By JENNA FRYER
Simone Biles understands now that she was struggling long before she arrived at the Tokyo Olympics, where the unofficial face of the Games and one of the greatest gymnasts of all time was unable to force a smile and push her way through on the world’s biggest stage.
Biles had persevered through the widespread sexual and emotional abuse scandal that rocked the gymnastics community. She continued her intense training and preparation for the Olympics through its yearlong pandemic delay.
She was fine, she convinced herself.
But when the seven-time Olympic medalist stepped onto the floor in July for the women’s team final, she was not fine. Biles was suffering from “the twisties,” a phenomenon in which she’d lost her sense of air because her mind and body could not sync, and she walked off the floor.
“I think it’s definitely pent up emotions, aggressions for the past couple of years, trauma that led to that moment of once I got on the global scene, it just cracked,” Biles said.
Recognizing that she was not in the right head space to compete safely, Biles ultimately pulled out of four events. She returned to win a bronze medal on the beam, but that shiny piece of hardware represented a much larger victory for Biles.
Her very public admission that she was struggling, which followed a decision months earlier by tennis player Naomi Osaka to withdraw from the French Open and not play Wimbledon, redefined the mental health discussion that’s been coursing through sports.
“I gave so many opportunities to a lot of the athletes there,” Biles said of the impact her decision made on others.
Michael Phelps, retired swimmer and winner of a record 23 gold medals, said the day after Biles walked off the floor in Tokyo that the gymnast had shown “it is OK not to be OK.” Phelps has long been public about his own mental health struggles — including acknowledging he contemplated suicide after the 2012 Olympics — but Biles blew the discussion wide open.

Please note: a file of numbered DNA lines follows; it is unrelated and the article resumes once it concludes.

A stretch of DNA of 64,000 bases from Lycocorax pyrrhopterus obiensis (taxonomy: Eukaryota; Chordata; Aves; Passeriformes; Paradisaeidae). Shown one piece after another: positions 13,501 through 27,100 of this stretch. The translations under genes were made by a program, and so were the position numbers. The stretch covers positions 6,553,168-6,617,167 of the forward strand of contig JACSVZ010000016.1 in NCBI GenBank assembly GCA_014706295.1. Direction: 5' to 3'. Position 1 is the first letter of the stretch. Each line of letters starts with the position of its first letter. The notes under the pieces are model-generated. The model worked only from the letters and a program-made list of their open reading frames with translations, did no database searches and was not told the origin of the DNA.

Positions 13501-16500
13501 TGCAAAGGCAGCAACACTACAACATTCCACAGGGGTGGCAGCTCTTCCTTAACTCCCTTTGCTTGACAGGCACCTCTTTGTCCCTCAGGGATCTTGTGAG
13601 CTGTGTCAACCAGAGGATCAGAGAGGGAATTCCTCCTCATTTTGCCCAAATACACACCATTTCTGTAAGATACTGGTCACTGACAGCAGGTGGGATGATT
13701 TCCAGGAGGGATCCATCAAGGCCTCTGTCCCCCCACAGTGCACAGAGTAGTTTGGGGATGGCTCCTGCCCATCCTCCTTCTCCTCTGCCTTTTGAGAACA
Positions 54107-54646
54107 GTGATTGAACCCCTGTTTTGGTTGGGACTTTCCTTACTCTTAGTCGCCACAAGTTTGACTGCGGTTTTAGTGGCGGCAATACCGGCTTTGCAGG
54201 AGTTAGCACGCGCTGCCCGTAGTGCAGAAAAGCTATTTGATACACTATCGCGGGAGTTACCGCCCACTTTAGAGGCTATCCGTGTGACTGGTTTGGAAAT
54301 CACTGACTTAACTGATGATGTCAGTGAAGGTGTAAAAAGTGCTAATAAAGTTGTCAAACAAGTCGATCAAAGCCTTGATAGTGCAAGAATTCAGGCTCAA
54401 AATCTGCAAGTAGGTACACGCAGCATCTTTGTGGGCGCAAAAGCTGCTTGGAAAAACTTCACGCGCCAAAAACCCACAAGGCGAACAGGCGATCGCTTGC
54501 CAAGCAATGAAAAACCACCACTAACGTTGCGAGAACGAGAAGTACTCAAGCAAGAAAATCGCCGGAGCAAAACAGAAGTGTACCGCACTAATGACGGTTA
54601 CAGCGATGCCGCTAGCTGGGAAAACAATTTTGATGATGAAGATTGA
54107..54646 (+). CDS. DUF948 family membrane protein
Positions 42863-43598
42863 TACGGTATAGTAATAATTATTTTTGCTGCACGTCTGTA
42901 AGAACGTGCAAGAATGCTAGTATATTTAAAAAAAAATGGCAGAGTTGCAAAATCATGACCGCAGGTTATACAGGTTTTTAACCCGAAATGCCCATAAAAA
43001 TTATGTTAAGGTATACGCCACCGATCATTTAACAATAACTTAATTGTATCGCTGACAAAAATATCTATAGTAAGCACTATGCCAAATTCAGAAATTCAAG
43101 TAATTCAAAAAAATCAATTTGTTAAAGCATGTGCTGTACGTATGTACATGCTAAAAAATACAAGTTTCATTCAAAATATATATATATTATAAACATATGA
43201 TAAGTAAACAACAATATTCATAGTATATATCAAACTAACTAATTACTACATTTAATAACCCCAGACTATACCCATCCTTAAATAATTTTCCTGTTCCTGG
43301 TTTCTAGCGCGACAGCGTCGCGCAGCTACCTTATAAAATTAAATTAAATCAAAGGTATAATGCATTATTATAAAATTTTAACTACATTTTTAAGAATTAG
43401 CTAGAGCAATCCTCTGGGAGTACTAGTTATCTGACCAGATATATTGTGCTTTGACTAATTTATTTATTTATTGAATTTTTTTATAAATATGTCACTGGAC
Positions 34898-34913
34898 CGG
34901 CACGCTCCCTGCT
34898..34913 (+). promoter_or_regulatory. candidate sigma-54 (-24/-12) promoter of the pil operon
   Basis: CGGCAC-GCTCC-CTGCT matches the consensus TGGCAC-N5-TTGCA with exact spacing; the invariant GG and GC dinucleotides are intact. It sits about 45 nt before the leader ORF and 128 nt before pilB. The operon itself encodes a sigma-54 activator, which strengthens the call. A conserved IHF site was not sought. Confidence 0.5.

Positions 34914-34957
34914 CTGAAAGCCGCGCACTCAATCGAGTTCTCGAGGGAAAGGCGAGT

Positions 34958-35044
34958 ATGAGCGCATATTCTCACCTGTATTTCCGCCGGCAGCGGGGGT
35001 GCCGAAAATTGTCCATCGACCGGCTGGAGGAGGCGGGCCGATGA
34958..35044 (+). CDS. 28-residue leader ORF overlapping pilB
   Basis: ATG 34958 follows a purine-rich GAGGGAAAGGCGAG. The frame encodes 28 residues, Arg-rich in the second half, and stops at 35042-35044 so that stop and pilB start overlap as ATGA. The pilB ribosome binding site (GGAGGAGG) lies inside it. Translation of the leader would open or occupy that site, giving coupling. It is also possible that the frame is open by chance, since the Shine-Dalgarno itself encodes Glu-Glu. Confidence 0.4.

Athletes over the last few years had started to publicly address anxiety, depression and suicidal thoughts they experienced. But heightened by the strains of the pandemic and the support shown to both Biles and Osaka, the toughest of the tough are no longer “shaking it off,” or any of the cliché things athletes are supposed to do.
In the last three months:
— Atlanta Falcons receiver Calvin Ridley stepped away from the game in October to “focus on my mental wellbeing,” he wrote on social media. “This will help me be the best version of myself now and in the future.”
— Tennessee Titans receiver A.J. Brown shared a video on the one-year anniversary of the day he considered suicide to deal with depression he was battling during a breakout 2020 Pro Bowl season. “I just wanted to put out a positive message that I’m still here. I’m still growing. I’m still learning.”
— Philadelphia Eagles left tackle Lane Johnson missed three games to address depression and anxiety. “I was living in hell for a long time. Don’t bottle it up. And it’s easy to …….